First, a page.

It’s Miyamoto Usagi’s eeriest adventure yet! Your Major Spoilers review of Usagi Yojimbo #2 awaits!
Writer: Stan Sakai
Artist: Stan Sakai
Colorist: Tom Luth
Letterer: Stan Sakai
Editor: Bobby Curnow
Publisher: IDW Publishing
Cover Price: $3.99
Release Date: July 17, 2019
Previously in Usagi Yojimbo: Strange circumstances continue to surround a travelling puppet show as Usagi becomes embroiled in one of his most eerie adventures yet! Will the aid of a supernatural ally be enough for Usagi to prevent more death?
A MYSTERIOUS MURDER
We open in a tavern, as two former samurai enjoy a final drink before one ships off to escort some goods to the border. As he makes his way through the cold night, he keeps hearing strange shuffling noises behind him, eventually turning to see a horde of waist-high attacks rushing him! Even his sword is of no use, and the next morning, Usagi and his comrade, Sasuke are part of the crowd that finds the body. They note that the samurai seems to have had the very life drained from him, but the arrival of the authorities puts a stop to their snooping. With nothing else to do, Sasuke and Usagi take in the latest chapter of the Bunraku, with our hero in awe of the skill of the puppeteers and shocked at how much younger Takagi-Sensei, the head puppeteer, looks. Even more unusual, he seems to be able to see, though he was blind the day before! Rabbit and cat vow to investigate, and slip into the theatre that night to discover the terrible secret of Takagi’s puppets… and catch him in the act of another murder!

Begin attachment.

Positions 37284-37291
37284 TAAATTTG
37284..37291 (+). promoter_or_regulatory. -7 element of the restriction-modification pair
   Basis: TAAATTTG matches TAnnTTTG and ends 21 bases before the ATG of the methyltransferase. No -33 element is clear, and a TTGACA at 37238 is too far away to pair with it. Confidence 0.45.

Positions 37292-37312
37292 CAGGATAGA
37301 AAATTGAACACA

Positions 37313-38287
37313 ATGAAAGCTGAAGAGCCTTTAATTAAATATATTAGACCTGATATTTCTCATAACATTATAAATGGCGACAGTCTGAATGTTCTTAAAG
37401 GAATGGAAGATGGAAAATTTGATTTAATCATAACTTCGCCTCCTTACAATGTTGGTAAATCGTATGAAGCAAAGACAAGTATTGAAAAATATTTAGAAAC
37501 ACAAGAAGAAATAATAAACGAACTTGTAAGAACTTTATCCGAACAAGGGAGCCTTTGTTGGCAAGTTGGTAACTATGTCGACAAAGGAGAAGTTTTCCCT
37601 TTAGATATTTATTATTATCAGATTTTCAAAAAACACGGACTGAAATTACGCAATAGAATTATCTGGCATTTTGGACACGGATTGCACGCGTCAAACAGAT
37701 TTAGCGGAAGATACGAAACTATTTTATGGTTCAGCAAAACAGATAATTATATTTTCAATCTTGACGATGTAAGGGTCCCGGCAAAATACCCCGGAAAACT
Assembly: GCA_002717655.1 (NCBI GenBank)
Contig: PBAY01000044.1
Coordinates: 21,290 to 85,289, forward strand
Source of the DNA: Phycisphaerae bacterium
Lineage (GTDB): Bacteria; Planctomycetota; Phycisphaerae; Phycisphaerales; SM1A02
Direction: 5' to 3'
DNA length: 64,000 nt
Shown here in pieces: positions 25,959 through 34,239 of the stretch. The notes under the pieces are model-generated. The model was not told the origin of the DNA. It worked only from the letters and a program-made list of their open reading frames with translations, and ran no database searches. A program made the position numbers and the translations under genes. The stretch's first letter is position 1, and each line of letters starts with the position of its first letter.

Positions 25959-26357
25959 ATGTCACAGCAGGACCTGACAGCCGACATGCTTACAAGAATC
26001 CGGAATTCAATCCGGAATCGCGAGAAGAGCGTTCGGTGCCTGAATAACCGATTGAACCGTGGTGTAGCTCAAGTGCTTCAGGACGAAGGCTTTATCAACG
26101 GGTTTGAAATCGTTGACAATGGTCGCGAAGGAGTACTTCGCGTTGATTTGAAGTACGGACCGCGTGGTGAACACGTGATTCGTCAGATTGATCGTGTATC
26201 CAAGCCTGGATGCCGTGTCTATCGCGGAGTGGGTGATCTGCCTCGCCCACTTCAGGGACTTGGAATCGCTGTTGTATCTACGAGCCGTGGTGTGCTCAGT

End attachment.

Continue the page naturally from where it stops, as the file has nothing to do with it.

BUNRAKU IS TRADITIONAL JAPANESE PUPPET THEATRE, BTW
I gotta admit: This issue gave me the creeps from the very first pages. Sakai’s mastery of the much-maligned “funny animal” genre is evident in every panel, and the scenes in the dark at the beginning of the issue are as unnerving for readers as they are for the hapless samurai. The sight of what seem to be demonic puppets is likewise scary as heck, especially when they begin drawing their weapons, and even the the fact that we’re seeing a cat-man get attacked doesn’t undermine the suspense. I love how much emotion each character has (a moment of surprise for Usagi is clearly conveyed with only six lines, and expertly so) and the building of suspense throughout the issue is effective. I think the most impressive part for me is how this issue feels like a real historical document, even though it’s the story of a rabbit investigating a murder with his kittycat pal. No moment feels out of place or anachronistic, nothing throws the illusion of feudal Japan, and the immersiveness make the comic that much better.
BOTTOM LINE: STILL EXCELLENT
I’ve been reading Sakai’s work nearly as long as I’ve been reading comics, and I can tell you, he’s one of the modern masters of the form. Thus, Usagi Yojimbo #2 is a nigh-perfect chapter of a massive, ongoing tapestry, but never loses the thread for inexperienced readers, with nuanced, detailed art working in concert with a great story for 5 out of 5 stars overall. If you’ve never read Usagi, this new series seems like a perfect place to jump in and see what you’ve been missing!
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USAGI YOJIMBO #2
Eerie, effective suspense paired with lovely art and an intriguing setting. You can’t ask for a a better single-issue experience.